• Messages requiring reference away from a computer (necessitating a print copy). Print copies of emails generally use a small type that is difficult to read.

*Some articles are used across multiple genres and disciplines.

6.2 Emails

Email is typically quite familiar to most students and workers. While it may be used like text messaging, or synchronous chatting, and it can be delivered to a cell phone, email remains an asynchronous communication tool. In business, email has largely replaced print hard copy letters for external (outside the company) correspondence, as well as taking the place of memos for internal (within the company) communication (Guffey, 2008). Email can be very useful for messages that have slightly more content than a text message, but it is still best used for fairly brief messages.

Many businesses use automated e-mails to acknowledge communications from the public or to remind associates that periodic reports or payments are due. You may also be assigned to “populate” a form email in which standard paragraphs are used, but you choose from a menu of sentences to make the wording suitable for a particular transaction.

The rise of email management systems like MailChimp and Constant Contact have also made it easy to integrate graphic design elements into emails and to send emails to an entire mailing list without getting caught in a spam filter. Now, businesses send everything from newsletters to donations campaigns to holiday greetings through email.

Emails may be informal in personal contexts, but business communication requires attention to detail, awareness that your email reflects you and your company, and a professional tone so that it may be forwarded to any third party if needed. Email often serves to exchange information within organizations. Although email may have an informal feel, remember that when used for business, it needs to convey professionalism and respect. Never write or send anything that you wouldn’t want read in public or in front of your company president or CEO.

Tips for effective business emails

If you’re struggling to write an email, err on the side of not wasting the reader’s time. Many readers get hundreds of emails a day. While a reader might sit down to read a letter or a memo, they will usually spend a few seconds scanning an email for relevant information before moving on to the next one.

Unless your email is sensitive or you are breaking bad news, it’s nearly always a good idea to state the main point of the email clearly and to clearly tell the audience what you want them to do.

It may be helpful for you to think of this as building a frame around your email. In the first part of the frame, you open by telling the reader why you’re writing. Then, in the body, you give the main message. In the bottom part of the frame, you end by telling the reader what to do next. Here’s an example. The grey shaded parts represent the frame.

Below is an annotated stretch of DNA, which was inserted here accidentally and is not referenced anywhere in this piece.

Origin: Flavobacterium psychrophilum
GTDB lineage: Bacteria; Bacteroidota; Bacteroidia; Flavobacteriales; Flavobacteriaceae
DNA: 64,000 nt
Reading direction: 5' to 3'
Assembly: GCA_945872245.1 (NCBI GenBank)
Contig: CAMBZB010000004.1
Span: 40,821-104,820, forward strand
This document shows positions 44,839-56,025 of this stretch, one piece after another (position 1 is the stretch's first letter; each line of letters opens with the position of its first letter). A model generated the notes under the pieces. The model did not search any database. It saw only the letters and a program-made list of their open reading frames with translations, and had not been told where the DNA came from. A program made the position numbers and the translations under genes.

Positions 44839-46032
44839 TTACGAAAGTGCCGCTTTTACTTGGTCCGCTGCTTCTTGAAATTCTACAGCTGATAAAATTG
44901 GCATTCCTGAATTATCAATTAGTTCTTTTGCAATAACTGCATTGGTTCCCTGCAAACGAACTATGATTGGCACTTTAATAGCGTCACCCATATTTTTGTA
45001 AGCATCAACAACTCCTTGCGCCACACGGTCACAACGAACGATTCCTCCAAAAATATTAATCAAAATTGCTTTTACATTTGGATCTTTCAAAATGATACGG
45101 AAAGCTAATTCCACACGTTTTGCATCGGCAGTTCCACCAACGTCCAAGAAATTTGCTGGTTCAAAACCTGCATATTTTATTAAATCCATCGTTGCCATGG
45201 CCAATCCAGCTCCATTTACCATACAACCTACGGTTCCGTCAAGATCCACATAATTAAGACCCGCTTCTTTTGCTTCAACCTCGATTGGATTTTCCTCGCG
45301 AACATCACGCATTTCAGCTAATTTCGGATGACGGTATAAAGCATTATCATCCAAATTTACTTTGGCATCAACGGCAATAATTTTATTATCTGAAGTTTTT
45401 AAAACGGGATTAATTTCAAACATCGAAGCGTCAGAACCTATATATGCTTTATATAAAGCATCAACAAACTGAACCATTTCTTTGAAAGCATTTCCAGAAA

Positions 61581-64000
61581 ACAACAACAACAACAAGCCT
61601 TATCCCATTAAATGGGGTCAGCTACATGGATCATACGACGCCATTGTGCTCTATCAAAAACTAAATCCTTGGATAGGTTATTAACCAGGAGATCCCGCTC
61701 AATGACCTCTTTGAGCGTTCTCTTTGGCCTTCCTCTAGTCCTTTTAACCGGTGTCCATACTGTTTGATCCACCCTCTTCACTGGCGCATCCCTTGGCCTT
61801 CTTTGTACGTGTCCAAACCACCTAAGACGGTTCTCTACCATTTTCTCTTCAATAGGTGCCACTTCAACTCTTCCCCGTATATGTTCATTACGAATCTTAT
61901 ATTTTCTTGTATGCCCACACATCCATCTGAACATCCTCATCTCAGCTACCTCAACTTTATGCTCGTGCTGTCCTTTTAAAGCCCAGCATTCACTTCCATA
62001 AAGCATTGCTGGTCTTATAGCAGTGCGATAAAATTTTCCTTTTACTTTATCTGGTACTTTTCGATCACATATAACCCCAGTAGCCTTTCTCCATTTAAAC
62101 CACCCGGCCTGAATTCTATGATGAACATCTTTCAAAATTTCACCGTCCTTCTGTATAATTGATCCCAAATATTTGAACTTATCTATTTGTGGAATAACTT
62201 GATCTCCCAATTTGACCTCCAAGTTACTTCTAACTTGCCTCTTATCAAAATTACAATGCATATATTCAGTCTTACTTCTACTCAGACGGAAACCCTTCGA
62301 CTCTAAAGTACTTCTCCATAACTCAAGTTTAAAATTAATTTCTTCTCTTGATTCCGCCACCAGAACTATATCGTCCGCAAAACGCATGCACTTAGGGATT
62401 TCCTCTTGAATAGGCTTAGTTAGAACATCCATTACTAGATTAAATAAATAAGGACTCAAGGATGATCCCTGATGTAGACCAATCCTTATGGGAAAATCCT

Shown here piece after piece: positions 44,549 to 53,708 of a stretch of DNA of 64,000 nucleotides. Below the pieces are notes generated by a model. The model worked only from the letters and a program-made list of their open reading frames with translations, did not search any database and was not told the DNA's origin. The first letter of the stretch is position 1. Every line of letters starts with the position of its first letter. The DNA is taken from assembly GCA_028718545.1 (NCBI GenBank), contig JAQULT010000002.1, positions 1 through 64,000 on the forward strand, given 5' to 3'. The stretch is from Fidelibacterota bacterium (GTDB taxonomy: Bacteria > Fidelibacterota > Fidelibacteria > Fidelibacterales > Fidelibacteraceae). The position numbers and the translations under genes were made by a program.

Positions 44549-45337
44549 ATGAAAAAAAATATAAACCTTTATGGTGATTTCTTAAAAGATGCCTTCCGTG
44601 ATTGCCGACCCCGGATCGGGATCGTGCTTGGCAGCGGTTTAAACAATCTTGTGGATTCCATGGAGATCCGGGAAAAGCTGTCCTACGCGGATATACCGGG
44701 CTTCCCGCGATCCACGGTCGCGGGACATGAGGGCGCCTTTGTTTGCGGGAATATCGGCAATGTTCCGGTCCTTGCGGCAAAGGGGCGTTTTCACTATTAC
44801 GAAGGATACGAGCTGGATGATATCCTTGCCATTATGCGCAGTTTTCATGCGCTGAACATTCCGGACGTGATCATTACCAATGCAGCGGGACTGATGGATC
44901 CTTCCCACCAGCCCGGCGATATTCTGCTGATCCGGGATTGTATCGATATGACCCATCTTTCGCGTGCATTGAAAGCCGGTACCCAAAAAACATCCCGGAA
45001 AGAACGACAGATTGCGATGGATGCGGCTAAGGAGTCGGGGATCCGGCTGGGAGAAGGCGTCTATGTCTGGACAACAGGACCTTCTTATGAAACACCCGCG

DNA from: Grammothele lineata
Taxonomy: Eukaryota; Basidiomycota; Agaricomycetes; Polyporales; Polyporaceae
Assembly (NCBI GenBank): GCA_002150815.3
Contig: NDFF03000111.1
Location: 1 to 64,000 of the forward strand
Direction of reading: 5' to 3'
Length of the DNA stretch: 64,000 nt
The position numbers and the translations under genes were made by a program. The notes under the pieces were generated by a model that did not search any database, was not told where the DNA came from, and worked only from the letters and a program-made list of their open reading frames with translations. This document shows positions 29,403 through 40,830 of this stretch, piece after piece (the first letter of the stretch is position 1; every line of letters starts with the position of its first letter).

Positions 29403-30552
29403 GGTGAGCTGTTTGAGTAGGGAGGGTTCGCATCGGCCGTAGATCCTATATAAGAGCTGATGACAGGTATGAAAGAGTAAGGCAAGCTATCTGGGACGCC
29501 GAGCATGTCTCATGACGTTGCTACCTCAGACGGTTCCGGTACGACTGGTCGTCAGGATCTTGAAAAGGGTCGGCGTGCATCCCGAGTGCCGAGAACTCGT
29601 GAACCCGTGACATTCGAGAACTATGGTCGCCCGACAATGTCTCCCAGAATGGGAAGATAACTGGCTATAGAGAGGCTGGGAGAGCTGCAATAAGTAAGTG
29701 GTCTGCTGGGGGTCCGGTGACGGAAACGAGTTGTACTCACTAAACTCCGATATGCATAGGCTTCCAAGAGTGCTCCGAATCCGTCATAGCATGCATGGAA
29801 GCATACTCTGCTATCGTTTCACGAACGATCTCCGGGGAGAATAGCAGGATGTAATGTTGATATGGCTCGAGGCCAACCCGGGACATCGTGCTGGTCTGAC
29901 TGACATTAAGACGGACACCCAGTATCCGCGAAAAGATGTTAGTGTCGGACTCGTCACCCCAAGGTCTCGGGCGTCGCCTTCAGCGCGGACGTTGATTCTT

Frame: I’m writing to congratulate you on being named Employee of the Month.

In your nomination form, your manager noted that you’ve always had exceptional customer service skills, but last month you stood out by helping an elderly customer troubleshoot her computer issues. Your patience and dedication was inspirational to the rest of the team.

Frame: We would like to present you with a certificate and your $100 cheque at the staff meeting on Monday, June 5th. Please confirm whether or not you’ll be in attendance so we can plan accordingly.

Congratulations once again. We are lucky to have you part of our team!

First, the writers tells exactly why they’re writing. Then, they provide the supporting details. Last, they tell the reader what to do (confirm whether or not they’ll be at the meeting).

Here are some more tips for sending successful emails:

  • Proper salutations should demonstrate respect and avoid mix-ups in case a message is accidentally sent to the wrong recipient. For example, use a salutation like “Dear Ms. X” (external) or “Hi Barry” (internal).
  • Subject lines should be clear, brief, and specific. This helps the recipient understand the essence of the message. For example, “Proposal attached” or “Your question of 10/25.”
  • Close with a signature. Identify yourself by creating a signature block that automatically contains your name and business contact information. It is becoming increasingly common for businesses to add First Nations Land Acknowledgements to their email signatures. For example, at Kwantlen, we can use: “At KPU we work, study, and live in a region south of the Fraser River which overlaps with the unceded traditional and ancestral lands of the Kwantlen, Musqueam, Katzie, Semiahmoo, Tsawwassen, Qayqayt and Kwikwetlem peoples.”
  • Be brief. Omit unnecessary words.
  • Use a clear format. Include line breaks between sentences or divide your message into brief paragraphs for ease of reading.
  • Your email should have one purpose. If you find yourself covering more than one topic in your email, you should consider sending multiple emails so that your reader does not miss important information.
  • Reread, revise, and review. Catch and correct spelling and grammar mistakes before you press “send.” It will take more time and effort to undo the problems caused by a hasty, poorly written email than to get it right the first time.